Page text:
Balaclava Island Coal Terminal

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Balaclava Island Coal Terminal was a proposed new export coal terminal which was investigated by Xstrata Coal Queensland, a wholly owned subsidiary of Xstrata Coal. The proposal was initially referred to by the company as the "Port Alma Coal Exporting Terminal"[1] but by 2010 had been renamed the Balaclava Island Coal Terminal. [2]

Plans for the terminal were officially cancelled in May 2013.[3]

Location

Balaclava Island is located approximately 40 kilometres north of Gladstone.

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Project Details

  • Operator: Xstrata Coal Queensland Pty Ltd
  • Annual Capacity (Tonnes): 35 million (proposed)
  • Status: Cancelled

History

In July 2008 Xstrata Coal announced that it would undertake a pre-feasibility study for a coal export port for up to 20 million tonnes of coal per annum. The study, the company stated, would be completed by June 30, 2009.[1] By March 2010, the company referred to the proposal for a 35 million tonne per annum coal terminal.[2]

In a March 2010 newsletter the company stated that "in August 2008, XCQ commissioned consultants GHD to conduct environmental impact assessment studies to explore the viability for development of a proposed coal terminal in the vicinity of Port Alma. Following a range of desktop and field investigations, the project team determined that the most suitable location for the proposed coal terminal was on Balaclava Island. Subsequently, the project has been re-named as the Balaclava Island Coal Export Terminal Project."[4]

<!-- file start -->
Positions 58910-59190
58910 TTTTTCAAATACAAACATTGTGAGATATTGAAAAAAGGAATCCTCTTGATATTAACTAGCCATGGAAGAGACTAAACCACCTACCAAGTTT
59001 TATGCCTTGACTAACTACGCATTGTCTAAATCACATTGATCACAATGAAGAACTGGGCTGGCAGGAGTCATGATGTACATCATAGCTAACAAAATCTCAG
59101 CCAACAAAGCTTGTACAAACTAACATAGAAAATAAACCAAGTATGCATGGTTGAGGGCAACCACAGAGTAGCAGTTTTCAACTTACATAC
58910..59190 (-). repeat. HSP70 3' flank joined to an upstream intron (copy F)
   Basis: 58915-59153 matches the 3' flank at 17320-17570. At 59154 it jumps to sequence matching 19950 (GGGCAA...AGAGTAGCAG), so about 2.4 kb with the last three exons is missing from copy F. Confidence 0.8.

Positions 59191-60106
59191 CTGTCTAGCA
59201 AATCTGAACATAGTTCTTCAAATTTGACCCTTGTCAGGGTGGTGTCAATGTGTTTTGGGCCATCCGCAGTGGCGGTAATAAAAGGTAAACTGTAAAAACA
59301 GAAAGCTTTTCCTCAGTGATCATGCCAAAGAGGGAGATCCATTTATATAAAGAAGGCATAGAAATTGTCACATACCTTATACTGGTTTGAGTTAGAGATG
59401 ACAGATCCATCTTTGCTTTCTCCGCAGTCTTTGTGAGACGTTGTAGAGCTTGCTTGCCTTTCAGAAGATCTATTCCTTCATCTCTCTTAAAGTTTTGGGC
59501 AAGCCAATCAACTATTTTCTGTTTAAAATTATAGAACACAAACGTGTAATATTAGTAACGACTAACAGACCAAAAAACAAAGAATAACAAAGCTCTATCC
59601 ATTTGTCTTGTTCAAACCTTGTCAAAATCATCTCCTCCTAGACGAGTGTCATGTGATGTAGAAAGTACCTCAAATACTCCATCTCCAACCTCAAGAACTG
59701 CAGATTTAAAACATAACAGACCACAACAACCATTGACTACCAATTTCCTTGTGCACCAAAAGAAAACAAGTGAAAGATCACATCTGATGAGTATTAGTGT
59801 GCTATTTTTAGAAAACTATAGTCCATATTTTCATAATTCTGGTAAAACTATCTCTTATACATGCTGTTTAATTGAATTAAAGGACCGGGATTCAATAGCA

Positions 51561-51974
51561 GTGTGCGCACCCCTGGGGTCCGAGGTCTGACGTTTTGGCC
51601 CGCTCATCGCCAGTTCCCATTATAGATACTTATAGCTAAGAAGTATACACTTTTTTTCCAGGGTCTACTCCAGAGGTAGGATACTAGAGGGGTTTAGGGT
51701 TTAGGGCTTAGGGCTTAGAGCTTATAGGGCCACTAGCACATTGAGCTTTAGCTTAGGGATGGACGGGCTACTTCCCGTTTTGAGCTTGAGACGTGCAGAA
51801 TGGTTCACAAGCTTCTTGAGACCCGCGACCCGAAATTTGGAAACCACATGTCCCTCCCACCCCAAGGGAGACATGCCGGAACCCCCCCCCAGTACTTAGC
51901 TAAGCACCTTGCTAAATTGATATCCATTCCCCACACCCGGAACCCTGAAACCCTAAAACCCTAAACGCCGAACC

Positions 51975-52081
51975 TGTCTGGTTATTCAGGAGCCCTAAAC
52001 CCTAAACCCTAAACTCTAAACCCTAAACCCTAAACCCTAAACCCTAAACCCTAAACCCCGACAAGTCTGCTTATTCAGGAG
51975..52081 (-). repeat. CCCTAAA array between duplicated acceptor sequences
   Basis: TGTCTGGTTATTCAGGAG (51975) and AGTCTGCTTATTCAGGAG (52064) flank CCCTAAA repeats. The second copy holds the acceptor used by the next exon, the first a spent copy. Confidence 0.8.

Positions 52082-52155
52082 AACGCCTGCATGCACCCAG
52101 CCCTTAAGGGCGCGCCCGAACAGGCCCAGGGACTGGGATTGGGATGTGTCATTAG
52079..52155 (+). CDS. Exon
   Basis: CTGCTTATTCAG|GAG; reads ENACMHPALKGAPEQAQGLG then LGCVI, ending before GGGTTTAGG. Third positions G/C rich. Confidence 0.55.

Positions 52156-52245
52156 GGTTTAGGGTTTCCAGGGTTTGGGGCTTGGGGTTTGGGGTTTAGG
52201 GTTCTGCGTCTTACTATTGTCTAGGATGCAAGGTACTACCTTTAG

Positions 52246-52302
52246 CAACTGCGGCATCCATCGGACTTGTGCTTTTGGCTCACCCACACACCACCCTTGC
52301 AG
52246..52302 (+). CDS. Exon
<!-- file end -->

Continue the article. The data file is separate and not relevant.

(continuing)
The company stated that the proposed project included the development of:[5]

  • A new rail spur from the existing North Coast railway line
  • A coal stockyard facility
  • An overland conveyor to safely transport coal from the stockyard to the ship loading facility; and
  • A new ship loading facility on Balaclava Island."

Two weeks after the Glencore-Xstrata merger in early May 2013 it was announced that the company had stopped work on the proposed 35 million tonnes per annum Balaclava Island Coal Terminal. In a statement the company stated that "this decision has been made as a result of the poor current market conditions in the Australian coal industry, excess port capacity in Queensland, specific shipping limitations and concerns about the industry's medium-term outlook.[6] The proposed terminal was one of the export terminals being investigated to cater for the Wandoan coal project.

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